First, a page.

Trump on Friday signed legislation promoting contacts between Washington officials and their Taiwanese counterparts, angering China, which considers Taiwan as part of its territory.

The Taiwan Travel Act will allow unrestricted two-way travel for officials from the United States and Taiwan, thus restoring direct official US contacts with the self-ruled island, which were cut in 1979 when Washington switched diplomatic recognition from Taipei to Beijing.

The White House said the bill, which was passed unanimously by Congress, would go into effect on Saturday morning even without the president’s signature.

The United States still does not have formal ties with Taiwan, but is required by law to help it with self-defense.

SWEDEN PLEDGE TO SUPPORT HISTORIC US-NORTH KOREA DIALOGUE

Sweden’s top diplomat said Friday that her country stands ready to assist the United States and North Korea in moving forward a historic dialogue between the two nations.

Briefing reporters between meetings with her North Korean counterpart, Foreign Minister Margot Wallstrom said that the “security situation (on) the Korean Peninsula is of interest to the whole world” and that the Swedish government “values this opportunity to arrange a meeting” between the traditional foes.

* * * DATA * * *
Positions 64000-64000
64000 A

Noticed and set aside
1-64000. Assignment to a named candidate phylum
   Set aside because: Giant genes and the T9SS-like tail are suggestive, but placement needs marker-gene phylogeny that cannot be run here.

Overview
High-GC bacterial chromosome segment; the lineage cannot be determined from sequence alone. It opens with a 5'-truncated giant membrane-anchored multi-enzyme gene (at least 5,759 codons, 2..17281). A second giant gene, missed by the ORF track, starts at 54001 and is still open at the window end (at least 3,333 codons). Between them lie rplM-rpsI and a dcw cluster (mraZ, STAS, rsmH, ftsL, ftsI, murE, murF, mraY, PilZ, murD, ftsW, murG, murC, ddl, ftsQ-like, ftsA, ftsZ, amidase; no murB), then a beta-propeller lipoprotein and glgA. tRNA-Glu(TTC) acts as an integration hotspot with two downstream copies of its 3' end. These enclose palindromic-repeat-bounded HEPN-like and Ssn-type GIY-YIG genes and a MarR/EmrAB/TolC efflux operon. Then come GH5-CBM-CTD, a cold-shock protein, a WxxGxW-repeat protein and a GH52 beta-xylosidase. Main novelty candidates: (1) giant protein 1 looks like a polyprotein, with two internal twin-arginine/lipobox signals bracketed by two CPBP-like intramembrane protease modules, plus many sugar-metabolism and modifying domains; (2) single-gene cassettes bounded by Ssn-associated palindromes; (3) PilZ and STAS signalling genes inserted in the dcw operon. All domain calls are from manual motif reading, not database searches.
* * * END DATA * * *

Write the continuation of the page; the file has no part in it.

North Korean Foreign Minister Ri Yong Ho is in Stockholm for two days of talks with Wallstrom. His arrival in the Swedish capital is the first significant diplomatic move by Pyongyang since President Donald Trump said a week ago he would be willing to meet North Korea’s Kim Jong Un.
“We believe in dialogue and the political process, but we are not naïve,” Wallstrom said. “We are hoping that if we can use our role and also our contacts there, we will put it to the best use, and then it’s for the parties to decide.”
Earlier on Friday, Ri also met Swedish Prime Minister Stefan Lofven, the latter’s press secretary, Erik Nises, told journalist. “They met this morning and discussed the same issues that are being discussed during this trip, such as the security situation,” he said.